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Robot Tank

Robot TankBuy this gameThe Game: So much for the tank platoon. You’re in charge of a lone robotic tank on a battlefield buzzing with bad guys. A radar sweep gives you advance notice of approaching enemies, but there are so many of them out there that even that warning may not come soon enough. A series of critically-placed blasts could leave you immobile, or worse yet, unarmed and helpless to do anything but take a pounding until it’s all over. Repair systems can restore these lost abilities – if you survive that long. The fighting doesn’t stop at night either – the sun goes down, leaving you in the dark for several minutes, capable of fighting and navigating only by instrumentation with little in the way of visual cues. (Activision, 1983)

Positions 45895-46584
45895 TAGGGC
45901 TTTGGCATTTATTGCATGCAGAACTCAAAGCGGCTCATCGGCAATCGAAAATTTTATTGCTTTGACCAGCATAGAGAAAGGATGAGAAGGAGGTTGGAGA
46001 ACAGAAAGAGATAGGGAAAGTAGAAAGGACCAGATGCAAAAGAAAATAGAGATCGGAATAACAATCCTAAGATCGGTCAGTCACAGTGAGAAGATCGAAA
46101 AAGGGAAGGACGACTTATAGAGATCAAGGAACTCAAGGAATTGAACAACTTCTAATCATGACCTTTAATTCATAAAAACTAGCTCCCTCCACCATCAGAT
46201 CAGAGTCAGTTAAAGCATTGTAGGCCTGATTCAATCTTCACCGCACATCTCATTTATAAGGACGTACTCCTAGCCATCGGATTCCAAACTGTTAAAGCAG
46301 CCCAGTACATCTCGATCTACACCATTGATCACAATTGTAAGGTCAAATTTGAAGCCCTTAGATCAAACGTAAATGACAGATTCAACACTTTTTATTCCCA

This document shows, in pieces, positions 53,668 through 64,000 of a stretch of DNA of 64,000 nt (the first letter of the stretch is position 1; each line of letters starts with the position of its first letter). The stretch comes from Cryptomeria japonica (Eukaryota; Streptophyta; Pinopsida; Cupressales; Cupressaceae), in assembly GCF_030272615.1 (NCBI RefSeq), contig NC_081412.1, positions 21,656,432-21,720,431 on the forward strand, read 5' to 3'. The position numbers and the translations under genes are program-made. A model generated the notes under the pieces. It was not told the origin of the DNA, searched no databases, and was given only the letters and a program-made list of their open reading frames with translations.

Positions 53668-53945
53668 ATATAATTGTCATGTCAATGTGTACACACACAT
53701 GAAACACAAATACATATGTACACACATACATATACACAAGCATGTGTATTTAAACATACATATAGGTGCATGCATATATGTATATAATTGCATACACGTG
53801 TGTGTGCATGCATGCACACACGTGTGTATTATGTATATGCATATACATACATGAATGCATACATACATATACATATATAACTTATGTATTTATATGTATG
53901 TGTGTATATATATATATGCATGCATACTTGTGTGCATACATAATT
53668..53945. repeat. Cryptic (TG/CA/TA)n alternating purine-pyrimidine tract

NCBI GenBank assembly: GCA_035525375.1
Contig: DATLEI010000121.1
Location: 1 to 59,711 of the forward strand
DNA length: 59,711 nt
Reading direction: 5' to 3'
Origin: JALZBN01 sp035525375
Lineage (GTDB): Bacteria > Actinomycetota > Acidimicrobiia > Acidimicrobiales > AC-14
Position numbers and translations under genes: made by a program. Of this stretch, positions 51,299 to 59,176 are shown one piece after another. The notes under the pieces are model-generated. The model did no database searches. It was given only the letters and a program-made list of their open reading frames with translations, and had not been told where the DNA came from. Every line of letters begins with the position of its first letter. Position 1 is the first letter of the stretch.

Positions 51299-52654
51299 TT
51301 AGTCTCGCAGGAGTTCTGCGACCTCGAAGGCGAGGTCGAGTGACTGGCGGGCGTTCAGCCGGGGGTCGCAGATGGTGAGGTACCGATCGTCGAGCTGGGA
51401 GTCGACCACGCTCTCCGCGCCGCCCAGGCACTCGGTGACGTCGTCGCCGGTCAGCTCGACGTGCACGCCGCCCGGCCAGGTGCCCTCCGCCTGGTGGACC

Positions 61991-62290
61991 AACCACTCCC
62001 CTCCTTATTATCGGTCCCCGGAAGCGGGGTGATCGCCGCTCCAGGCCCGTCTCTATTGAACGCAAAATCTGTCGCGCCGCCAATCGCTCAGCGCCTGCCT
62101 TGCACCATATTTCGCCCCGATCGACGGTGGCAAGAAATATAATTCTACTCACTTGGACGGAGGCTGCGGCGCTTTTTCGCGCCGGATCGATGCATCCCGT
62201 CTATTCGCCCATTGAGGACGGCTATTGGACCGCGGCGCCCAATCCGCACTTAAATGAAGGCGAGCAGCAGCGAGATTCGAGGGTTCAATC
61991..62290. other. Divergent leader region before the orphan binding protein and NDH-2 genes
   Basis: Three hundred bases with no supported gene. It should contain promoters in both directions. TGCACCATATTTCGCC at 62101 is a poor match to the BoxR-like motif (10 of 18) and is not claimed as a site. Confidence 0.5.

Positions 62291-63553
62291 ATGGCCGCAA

Memories: Just as Activision beat Parker Bros.‘ rendition of Frogger to the punch with Freeway, they also bested Atari’s own unexpectedly impressive Atari 2600 port of Battlezone with their own first-person tank entry, Robot Tank. Designed and programmed by Alan Miller, Robot Tank has some of Activision’s familiar signatures – the near-impossible color palette they squeezed out of the 2600, the almost flicker-free graphics, and just plain addictive game play. But in this case, Atari’s home version of Battlezone was no slouch either, so it’s hard to pick a clear winner. Continue reading

Time Pilot